First Advisor

Laurie Skokan

Term of Graduation

Fall 1997

Date of Publication


Document Type


Degree Name

Master of Science (M.S.) in Psychology






Simulated patients, Medicine -- Study and teaching -- Simulation methods



Physical Description

1 online resource (91 pages)


Standardized patients (SP's) are lay people who are trained to evaluate and train clinical skills for medical personnel. It was hypothesized that since SP's have had practice and experience interacting with medical personnel that they would exhibit higher levels of patient interaction with their own health care providers. Surveys were sent to SP's affiliated with two medical schools in the Northwest as well as a control group from a local university. Surveys consisted of the Thompson Decisional Involvement scale, the Ende Autonomy Preference Index, the Krantz Health Opinion Survey: Information Seeking subscale, a Satisfaction Criteria scale, and an Expectations survey. Also included were short answer questions for the SP's to comment on their experiences.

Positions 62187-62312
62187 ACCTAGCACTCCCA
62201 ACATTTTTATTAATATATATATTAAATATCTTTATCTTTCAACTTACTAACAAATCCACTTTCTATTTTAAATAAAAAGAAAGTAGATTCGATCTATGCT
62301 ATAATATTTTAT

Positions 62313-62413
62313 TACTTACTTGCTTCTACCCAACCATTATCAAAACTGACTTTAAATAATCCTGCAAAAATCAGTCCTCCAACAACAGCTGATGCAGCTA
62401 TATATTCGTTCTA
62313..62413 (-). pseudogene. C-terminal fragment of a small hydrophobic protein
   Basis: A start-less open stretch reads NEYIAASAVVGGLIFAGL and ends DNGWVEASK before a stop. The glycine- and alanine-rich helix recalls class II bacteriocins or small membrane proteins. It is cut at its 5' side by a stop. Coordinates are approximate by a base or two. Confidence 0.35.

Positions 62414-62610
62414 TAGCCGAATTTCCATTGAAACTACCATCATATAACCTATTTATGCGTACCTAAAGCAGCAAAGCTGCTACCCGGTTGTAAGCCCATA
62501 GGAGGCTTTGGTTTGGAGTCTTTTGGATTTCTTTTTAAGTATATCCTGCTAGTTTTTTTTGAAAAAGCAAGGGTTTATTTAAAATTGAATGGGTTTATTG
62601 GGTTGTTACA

Results suggest that the majority of SP's thought that their experience had affected their expectations, satisfaction criteria, and perceptions of their own physicians. However, the scales for the expectations and satisfaction criteria were inadequate for determining if there were any differences between SP's and controls. Further, SP's who had performed within the last 12 months, also had significantly lower levels of respect toward doctors in general.

Marginally significant were lower levels of desire for involvement in medical decisions affecting lifestyle. Surprisingly SP's wanted less decisional involvement in purely medical decisions. Overall, scores for decisional involvement indicated desire for more involvement than the scores of the participants in studies by other investigators completed only five and seven years previously.


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